I've read several essay
  • Lightning? (Score:5, Interesting)

    by kninja ( 121603 ) on Thursday July 20, 2006 @09:48AM (#15749441)
    Doesn't lightning strike the desert? I know it doesn't rain that often in the Sahara, but still, I find that at least as plausible as a huge meteorite.

    • Re:Lightning? (Score:5, Informative)

      by Valthan ( 977851 ) on Thursday July 20, 2006 @09:51AM (#15749456)
      I'm sure there has been lightning strikes, but this glass was formed over an enormous area of land, and a lightning strike wouldn't make glass of this magnitude in depth and area, it would have to be something that would be much hotter and a hell of a lot bigger than lightning.
  • by p0tat03 ( 985078 ) on Thursday July 20, 2006 @09:49AM (#15749445)

    Looks like Naquadah to me...

  • by wwest4 ( 183559 ) * on Thursday July 20, 2006 @09:50AM (#15749454)
    If the explosion happened "before civilization" then it might be hard for there to be any memory of the "apocalyptic event" that created the glass. We're talking 800,000 years here... even before the advent of oral legend (Mmmmmmm.... oral legend).

    • The event in SE asia was 800,000 years ago, presumably the even in Egypt was more recent.

      As you implied, before civilization doesn't necessarily mean that an apocolyptic event would not be repeated and mythologized for centuries.
    • I agree. The idea that the jewel (if it is such?) had some attached legend about the original explosion seems a little far fetched for quite a few reasons.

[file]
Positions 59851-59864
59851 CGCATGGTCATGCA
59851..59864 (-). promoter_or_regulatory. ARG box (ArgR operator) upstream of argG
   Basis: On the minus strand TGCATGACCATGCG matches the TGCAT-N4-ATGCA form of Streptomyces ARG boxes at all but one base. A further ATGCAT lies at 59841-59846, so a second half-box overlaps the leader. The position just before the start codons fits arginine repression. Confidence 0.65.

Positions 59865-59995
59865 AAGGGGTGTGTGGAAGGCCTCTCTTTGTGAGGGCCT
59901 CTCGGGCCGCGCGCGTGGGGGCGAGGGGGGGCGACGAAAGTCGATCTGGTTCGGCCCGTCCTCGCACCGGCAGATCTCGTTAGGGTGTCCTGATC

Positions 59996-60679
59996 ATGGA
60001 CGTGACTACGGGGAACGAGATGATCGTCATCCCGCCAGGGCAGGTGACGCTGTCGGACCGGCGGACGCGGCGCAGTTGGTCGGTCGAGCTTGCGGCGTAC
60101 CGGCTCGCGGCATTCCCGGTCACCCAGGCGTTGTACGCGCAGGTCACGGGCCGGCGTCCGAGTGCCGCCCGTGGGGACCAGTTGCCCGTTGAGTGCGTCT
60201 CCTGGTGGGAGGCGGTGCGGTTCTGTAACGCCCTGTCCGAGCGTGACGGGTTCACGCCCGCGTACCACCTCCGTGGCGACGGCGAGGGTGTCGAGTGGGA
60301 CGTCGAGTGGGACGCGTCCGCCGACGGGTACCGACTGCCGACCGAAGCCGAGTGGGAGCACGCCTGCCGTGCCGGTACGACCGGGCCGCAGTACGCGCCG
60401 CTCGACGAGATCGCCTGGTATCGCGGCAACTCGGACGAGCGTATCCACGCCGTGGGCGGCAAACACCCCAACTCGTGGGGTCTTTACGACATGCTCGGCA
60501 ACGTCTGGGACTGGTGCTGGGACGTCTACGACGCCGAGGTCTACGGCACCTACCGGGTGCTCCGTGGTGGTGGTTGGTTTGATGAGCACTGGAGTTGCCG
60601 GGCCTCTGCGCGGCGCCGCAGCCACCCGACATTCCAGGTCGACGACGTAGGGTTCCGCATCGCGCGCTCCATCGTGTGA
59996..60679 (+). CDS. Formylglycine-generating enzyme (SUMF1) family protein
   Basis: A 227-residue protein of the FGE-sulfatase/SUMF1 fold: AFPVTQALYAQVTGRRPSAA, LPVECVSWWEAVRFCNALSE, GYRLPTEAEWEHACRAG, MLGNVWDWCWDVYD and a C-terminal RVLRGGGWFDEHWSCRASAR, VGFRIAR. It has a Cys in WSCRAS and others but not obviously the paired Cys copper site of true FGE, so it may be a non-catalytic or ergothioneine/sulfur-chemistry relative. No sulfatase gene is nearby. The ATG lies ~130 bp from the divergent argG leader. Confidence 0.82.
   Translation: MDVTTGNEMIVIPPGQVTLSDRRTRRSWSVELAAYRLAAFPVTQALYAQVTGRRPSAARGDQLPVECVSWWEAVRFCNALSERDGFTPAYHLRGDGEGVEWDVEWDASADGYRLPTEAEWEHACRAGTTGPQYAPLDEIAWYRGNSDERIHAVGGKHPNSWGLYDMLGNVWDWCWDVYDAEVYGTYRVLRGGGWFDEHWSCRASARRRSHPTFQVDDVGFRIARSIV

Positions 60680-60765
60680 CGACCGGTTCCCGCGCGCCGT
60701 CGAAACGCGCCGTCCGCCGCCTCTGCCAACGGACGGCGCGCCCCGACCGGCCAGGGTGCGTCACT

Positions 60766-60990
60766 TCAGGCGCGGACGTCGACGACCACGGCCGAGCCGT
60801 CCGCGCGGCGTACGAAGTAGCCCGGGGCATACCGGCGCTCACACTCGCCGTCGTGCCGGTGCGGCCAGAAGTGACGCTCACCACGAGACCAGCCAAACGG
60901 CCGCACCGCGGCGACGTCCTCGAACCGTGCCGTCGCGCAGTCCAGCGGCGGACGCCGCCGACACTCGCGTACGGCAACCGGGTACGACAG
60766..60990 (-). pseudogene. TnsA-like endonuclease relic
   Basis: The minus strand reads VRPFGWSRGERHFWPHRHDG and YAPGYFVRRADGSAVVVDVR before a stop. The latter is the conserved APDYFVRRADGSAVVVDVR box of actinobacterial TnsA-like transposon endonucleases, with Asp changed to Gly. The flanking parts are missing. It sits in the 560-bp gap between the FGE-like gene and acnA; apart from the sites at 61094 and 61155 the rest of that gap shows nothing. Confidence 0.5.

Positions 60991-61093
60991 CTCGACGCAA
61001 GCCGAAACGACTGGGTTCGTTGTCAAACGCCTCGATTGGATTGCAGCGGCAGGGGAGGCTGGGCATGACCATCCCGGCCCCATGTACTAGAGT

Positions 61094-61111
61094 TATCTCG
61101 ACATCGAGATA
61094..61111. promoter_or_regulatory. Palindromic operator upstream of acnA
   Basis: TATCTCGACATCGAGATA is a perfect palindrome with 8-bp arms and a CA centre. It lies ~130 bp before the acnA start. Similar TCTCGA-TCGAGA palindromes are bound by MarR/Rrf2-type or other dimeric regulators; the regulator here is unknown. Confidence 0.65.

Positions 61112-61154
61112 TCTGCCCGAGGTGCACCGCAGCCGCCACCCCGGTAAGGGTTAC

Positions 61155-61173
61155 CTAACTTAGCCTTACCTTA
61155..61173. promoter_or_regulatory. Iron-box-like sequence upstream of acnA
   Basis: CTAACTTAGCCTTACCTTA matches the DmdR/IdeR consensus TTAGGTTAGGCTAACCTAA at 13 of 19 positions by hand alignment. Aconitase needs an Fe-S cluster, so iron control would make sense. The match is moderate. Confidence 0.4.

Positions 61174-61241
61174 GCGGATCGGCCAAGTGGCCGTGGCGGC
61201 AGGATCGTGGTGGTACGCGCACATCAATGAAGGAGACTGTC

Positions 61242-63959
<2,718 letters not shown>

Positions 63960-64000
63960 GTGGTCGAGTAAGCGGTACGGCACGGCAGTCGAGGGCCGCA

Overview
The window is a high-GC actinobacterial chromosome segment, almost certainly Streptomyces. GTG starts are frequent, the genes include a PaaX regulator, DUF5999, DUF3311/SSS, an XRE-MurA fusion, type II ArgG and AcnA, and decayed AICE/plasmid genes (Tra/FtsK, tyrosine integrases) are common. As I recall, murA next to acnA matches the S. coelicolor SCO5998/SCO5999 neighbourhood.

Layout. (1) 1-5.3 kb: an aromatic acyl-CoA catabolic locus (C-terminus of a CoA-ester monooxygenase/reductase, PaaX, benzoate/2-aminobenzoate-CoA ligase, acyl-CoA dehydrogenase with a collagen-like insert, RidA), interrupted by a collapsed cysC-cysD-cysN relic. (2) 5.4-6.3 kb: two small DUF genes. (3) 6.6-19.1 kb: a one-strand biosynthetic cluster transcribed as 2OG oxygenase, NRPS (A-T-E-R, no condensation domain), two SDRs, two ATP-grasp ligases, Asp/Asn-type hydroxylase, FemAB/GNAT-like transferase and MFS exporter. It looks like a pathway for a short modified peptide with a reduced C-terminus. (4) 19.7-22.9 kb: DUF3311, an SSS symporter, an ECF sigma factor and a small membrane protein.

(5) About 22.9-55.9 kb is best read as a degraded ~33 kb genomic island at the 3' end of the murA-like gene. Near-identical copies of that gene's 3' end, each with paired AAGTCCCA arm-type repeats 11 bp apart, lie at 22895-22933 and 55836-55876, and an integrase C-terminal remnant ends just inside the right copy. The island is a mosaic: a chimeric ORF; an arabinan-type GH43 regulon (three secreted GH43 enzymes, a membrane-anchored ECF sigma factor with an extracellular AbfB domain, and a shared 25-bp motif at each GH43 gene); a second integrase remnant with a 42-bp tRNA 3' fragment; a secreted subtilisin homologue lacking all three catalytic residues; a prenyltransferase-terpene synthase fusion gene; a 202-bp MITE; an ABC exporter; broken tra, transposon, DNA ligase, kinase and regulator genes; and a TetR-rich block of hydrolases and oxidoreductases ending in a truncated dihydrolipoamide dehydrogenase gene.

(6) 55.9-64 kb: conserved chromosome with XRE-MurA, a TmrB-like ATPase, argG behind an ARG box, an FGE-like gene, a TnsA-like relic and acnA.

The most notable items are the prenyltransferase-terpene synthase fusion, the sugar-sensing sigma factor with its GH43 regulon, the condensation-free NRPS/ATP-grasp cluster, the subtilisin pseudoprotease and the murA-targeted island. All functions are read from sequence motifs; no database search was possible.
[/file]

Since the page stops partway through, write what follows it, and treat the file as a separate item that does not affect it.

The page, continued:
Personally, I don't see why it needs a legend even if it is "just glass" to us. Back then glass had never been heard of, so a rock that is almost transparent with a yellow tint would probably have seemed amazing.

      One thing I do no understand though, if large areas of land were 'glassified', than why were bigger items or even structures not created or coate
    • We're talking 800,000 years here... even before the advent of oral legend

      The event 800,000 years ago was over Southeast Asia, and was "even more powerful and damaging than the one in the Egyptian desert". The article doesn't provide any indication of when the Egyptian event might have occurred. If it happened just a few thousand years ago, it might have been within the memory of Egyptians. Of course, the article doesn't give any information suggesting that it was that recent, either.

      • Re:Not 800,000 years (Score:5, Informative)

        by AKAImBatman ( 238306 ) * <akaimbatman@ g m ail.com> on Thursday July 20, 2006 @10:36AM (#15749779) Homepage Journal
        From Wikipedia [wikipedia.org]: